83. Mickwitz P, Aix F, Beck S, Carss D, Ferrand N, Görg C, Jensen A, Kivimaa P, Kuhlicke C, Kuindersma W, Máñez M, Melanen M, Monni S, Branth Pedersen A, Reinert H, van Bommel S (2009) Climate policy integration, coherence and governance. PEER report no. 2. Partnership for European Environmental Research (PEER), HelsinkiGoogle Scholar
  84. MoAF (2011) Maa- ja metsätalousministeriön ilmastonmuutokseen sopeutumisen toimintaohjelma 2011–2015 – Huoltovarmuutta, kestävää kilpailukykyä ja riskinhallintaa [Action program for adaptation to climate change of the Ministry of Agriculture and Forestry 2011–2015, in Finnish] Ministry of Agriculture and Forestry, HelsinkiGoogle Scholar
  85. MoE (2015) Ilmastotavoitteita edistävä kaavoitus [Spatial planning for climate goals, in Finnish]. Suomen ympäristö/Finnish Environment 3 | 2015. Ministry of the Environment, HelsinkiGoogle Scholar
  86. MoE (2017) Action plan for the adaptation to climate change of the environmental administration 2022. Reports of the Ministry of the Environment 25en | 2016. Ministry of the Environment, HelsinkiGoogle Scholar
  87. MoI (2016) A safe and resilient Finland—rescue services strategy 2025. Internal security 20/2016. Ministry of Interior, HelsinkiGoogle Scholar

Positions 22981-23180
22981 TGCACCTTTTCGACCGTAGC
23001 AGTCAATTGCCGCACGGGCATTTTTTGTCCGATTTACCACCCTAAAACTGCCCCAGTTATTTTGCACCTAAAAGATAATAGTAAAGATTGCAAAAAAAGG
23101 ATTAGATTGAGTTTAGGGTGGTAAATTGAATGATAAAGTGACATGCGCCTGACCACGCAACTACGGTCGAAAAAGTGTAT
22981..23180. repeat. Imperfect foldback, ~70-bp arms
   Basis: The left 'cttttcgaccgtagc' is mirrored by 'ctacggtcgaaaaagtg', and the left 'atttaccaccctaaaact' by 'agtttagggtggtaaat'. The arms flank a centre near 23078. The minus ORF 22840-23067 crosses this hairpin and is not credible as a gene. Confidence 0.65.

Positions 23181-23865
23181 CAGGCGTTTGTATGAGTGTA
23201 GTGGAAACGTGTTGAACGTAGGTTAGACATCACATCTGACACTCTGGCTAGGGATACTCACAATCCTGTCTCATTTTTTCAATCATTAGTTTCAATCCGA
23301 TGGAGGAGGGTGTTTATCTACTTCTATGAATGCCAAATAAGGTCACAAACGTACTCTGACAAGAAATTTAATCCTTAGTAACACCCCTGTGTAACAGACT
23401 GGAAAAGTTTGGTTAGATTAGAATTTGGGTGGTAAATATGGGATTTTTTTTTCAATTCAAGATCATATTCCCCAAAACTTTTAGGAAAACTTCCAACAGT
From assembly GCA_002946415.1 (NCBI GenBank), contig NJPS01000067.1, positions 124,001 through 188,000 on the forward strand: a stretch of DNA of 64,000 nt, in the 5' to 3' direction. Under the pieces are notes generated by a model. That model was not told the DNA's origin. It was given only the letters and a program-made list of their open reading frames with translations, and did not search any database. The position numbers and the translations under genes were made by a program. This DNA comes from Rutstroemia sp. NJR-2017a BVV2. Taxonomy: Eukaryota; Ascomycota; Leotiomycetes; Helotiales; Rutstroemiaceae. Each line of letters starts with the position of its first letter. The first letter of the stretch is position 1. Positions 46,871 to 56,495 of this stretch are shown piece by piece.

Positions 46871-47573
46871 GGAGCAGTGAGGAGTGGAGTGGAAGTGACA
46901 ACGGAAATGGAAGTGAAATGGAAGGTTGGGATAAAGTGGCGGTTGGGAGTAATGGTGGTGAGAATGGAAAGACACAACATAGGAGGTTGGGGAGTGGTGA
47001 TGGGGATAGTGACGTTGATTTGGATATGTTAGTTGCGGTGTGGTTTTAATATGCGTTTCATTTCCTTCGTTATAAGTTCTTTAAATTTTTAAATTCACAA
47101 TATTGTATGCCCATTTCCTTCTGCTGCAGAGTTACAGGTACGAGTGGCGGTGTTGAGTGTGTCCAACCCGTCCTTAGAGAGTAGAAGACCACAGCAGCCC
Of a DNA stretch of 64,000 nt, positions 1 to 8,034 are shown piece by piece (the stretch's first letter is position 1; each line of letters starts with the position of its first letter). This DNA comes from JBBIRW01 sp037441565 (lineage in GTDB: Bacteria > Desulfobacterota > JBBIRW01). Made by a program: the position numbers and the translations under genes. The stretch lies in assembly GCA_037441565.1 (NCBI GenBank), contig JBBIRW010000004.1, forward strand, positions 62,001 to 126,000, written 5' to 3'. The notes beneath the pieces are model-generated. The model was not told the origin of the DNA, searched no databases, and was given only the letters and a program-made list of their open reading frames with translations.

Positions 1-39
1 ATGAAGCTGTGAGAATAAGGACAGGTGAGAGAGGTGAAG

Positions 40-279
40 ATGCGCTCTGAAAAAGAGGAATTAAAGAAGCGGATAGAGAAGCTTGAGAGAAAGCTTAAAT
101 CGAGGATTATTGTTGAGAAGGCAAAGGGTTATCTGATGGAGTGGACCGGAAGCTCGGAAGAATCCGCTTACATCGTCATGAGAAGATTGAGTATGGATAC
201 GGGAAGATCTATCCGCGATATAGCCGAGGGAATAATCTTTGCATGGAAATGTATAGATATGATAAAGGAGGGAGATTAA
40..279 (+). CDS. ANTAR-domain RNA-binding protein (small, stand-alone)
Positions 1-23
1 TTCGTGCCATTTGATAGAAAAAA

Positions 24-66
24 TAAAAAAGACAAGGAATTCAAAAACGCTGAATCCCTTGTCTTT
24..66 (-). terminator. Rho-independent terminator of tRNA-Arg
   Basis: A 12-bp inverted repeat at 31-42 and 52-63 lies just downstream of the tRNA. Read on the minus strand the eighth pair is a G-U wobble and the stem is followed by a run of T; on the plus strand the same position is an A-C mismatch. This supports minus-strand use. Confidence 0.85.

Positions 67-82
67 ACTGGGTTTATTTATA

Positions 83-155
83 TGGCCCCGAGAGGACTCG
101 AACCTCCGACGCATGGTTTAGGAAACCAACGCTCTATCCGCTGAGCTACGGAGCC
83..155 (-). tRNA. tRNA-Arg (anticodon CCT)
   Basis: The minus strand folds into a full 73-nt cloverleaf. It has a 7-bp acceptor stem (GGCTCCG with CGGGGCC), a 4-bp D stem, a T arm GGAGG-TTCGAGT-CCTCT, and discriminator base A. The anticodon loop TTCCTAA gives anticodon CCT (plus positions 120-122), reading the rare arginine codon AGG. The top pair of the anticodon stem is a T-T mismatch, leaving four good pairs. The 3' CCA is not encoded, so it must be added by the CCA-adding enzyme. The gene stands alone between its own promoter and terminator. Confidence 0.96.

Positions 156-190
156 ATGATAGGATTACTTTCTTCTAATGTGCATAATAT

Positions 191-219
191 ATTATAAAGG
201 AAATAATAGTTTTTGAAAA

88. MoI (2019) National risk assessment 2018. Publications of the Ministry of the Interior 2019:9. Ministry of the Interior, HelsinkiGoogle Scholar
  89. Molarius R, Keränen J, Jylhä K, Sarlin T, Laitila A (2010) Suomen elintarviketurvallisuuden haasteita muuttuvassa ilmastossa [Challenges to Finnish food security in a changing climate, in Finnish]. VTT Tutkimusraportti/Research report VTT-R-2672–10. Finnish Institute for Technological Research (VTT), EspooGoogle Scholar
  90. MoLE (2016) Government report on the National Energy and Climate Strategy for 2030. Publications of the Ministry of Economic Affairs and Employment 12/2017. Ministry of Labor and Enterprise, HelsinkiGoogle Scholar
  91. MoLE (2017) Taustaraportti kansalliselle energia- ja ilmastostrategialle vuoteen 2030 [Background report for the national energy and climate strategy until 2030, in Finnish] Ministry of Labor and Enterprise, Helsinki. Updated 2.2.2017Google Scholar
  92. Morris GP, Beck SA, Hanlon P, Robertson R (2006) Getting strategic about the environment and health. Public Health 120:889–907CrossRefGoogle Scholar
  93. Mudombi S (2018) Risk, resilience and adaptation to global change. In: Mensah P et al (eds) Systems analysis approach for complex global challenges. Springer, Cham, pp 41–61.  https://doi.org/10.1007/978-3-319-71486-8_3
  94. Månsson P (2019) Uncommon sense: a review of challenges and opportunities for aggregating disaster risk information. Int J Disaster Risk Reduct.  https://doi.org/10.1016/j.ijdrr.2019.101149.CrossRefGoogle Scholar
  95. Mäntylä K, Saarelainen S (2008) Rakennetun ympäristön sopeutuminen ilmastonmuutoksen aiheuttamille tulvavaikutuksille [Adaptation of built environment to flood effects of climate change, in Finnish]. VTT Tutkimusraportti/Research report VTT-R-04429-08. Finnish Institute for Technological Research (VTT), EspooGoogle Scholar